Heart rate recovery (HRR) after exercise is an independent predictor for cardiovascular and all-cause mortality. To investigate the usefulness of HRR in cardiorespiratory exercise testing in older adults with intellectual disabilities (ID), the aims of this study were (a) to assess HRR in older adults with ID after the 10-m incremental shuttle walking test (ISWT) and (b) its association with personal characteristics (gender, age, distance walked on the ISWT, level of ID, genetic syndrome causing ID, autism, behavioral problems, and peak heart rate (HRpeak)). HRR was assessed after the 10-m incremental shuttle walking test in 300 older adults (>50 years) with borderline to profound ID. HRR was defined as the change from HRpeak during the ISWT to heart rate measured after 1, 2, 3, 4, and 5 min of passive recovery. The largest decrease in heart rate was in the first minute of recovery leveling off toward the fifth minute of recovery. An abnormal HHR (≤12 bpm) was seen in 36.1% of the participants with Down syndrome (DS) and in 30.7% of the participants with ID by other causes. After the fifth minute the heart rates of 69.4% of the participants with DS and of 61.4% of the participants with ID by other causes returned to resting levels. HRpeak and distance walked on the ISWT were positively related to all HRR measures. More severe ID was negatively related and having DS positively related to HRR after 3-5 min of recovery. The other characteristics were not significantly associated to HRR. HRR is a potentially useful outcome measure in cardiorespiratory fitness testing of older adults with ID with a direct, objective, and non-invasive measurement. Further research is needed to identify the relation between HRR and adverse health outcomes in this population.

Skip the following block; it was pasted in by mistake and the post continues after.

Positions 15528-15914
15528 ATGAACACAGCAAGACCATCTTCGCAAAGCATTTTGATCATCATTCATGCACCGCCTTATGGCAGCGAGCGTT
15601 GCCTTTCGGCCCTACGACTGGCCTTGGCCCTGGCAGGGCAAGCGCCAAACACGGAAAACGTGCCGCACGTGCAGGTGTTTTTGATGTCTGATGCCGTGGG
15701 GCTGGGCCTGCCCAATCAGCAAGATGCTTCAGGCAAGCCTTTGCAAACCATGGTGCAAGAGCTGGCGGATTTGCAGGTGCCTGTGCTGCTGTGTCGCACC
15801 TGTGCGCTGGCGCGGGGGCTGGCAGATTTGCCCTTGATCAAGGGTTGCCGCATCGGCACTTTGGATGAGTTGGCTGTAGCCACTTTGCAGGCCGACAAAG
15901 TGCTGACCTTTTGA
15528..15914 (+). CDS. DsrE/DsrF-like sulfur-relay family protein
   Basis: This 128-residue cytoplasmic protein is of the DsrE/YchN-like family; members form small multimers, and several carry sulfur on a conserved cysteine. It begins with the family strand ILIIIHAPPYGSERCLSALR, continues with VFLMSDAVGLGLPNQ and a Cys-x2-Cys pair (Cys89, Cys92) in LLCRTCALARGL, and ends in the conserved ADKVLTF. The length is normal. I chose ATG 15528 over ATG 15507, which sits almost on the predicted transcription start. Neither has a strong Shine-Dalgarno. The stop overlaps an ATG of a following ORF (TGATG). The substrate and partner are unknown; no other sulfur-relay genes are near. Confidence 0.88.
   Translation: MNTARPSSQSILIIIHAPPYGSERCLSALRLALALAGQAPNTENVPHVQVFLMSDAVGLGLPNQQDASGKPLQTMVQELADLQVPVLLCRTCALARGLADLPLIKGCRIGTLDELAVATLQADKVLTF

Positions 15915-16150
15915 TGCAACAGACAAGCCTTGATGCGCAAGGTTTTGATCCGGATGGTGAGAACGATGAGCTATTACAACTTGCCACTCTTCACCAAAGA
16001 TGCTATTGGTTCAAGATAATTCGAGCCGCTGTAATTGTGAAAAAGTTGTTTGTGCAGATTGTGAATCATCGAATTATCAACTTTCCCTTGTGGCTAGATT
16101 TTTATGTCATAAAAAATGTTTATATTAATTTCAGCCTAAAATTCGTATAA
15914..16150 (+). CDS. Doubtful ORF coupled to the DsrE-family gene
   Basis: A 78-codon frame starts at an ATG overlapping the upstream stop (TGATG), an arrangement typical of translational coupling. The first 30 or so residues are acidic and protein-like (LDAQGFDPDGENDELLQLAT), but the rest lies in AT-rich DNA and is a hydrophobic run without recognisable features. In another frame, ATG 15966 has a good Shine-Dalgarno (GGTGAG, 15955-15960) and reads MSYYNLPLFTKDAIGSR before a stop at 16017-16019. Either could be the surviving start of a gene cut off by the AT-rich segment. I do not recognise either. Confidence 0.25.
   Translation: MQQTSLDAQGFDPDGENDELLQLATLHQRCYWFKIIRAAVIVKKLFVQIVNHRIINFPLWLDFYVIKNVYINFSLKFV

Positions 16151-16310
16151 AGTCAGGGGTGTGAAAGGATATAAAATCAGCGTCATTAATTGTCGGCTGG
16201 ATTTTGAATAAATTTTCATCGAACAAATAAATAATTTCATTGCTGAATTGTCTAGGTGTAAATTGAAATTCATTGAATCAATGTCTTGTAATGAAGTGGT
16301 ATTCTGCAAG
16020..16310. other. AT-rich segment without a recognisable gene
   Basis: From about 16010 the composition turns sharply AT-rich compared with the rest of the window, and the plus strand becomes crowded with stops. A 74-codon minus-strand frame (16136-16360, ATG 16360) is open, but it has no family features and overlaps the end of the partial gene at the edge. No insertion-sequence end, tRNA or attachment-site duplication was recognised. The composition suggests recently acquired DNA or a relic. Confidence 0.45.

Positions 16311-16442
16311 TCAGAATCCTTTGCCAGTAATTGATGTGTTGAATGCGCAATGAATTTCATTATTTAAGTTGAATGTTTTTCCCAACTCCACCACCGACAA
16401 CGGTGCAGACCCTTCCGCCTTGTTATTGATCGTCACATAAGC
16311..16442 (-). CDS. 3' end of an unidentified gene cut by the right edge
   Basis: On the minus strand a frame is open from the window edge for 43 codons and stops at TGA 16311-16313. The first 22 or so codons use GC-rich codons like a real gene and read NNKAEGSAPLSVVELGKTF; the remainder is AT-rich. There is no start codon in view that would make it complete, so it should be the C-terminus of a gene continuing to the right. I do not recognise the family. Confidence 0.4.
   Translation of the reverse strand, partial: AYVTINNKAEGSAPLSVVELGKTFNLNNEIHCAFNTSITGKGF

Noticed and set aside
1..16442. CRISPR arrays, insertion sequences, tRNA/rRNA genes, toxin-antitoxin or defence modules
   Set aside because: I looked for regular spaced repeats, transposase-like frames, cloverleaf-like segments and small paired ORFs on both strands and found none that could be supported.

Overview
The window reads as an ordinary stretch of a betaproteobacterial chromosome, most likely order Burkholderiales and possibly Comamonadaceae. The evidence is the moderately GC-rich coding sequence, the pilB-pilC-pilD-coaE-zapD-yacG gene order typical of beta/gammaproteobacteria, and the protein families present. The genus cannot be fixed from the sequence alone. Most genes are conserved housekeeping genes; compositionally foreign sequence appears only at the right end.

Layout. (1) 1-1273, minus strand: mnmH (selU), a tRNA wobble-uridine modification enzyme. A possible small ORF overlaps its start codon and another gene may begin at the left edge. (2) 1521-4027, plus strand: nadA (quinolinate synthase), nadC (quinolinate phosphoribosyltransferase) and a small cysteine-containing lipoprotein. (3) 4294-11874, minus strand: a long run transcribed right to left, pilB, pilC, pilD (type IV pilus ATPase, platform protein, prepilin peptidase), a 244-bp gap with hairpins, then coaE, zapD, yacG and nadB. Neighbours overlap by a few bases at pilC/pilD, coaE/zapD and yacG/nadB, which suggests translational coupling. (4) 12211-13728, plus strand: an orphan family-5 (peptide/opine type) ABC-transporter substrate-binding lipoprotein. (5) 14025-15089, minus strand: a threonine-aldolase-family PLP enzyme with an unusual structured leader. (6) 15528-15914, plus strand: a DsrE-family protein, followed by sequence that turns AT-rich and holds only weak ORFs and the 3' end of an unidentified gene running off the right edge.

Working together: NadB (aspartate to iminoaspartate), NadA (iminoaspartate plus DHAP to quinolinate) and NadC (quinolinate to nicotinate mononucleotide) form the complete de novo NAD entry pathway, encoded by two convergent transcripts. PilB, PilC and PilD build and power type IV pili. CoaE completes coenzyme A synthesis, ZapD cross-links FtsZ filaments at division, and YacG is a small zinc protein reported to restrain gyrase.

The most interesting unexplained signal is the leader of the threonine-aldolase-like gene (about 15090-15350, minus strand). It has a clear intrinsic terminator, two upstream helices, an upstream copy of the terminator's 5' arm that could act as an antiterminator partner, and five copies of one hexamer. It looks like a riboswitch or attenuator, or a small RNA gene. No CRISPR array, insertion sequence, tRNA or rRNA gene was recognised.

Keywords: Cardiorespiratory fitness testing; Heart rate recovery; Intellectual disabilities; Older adults.
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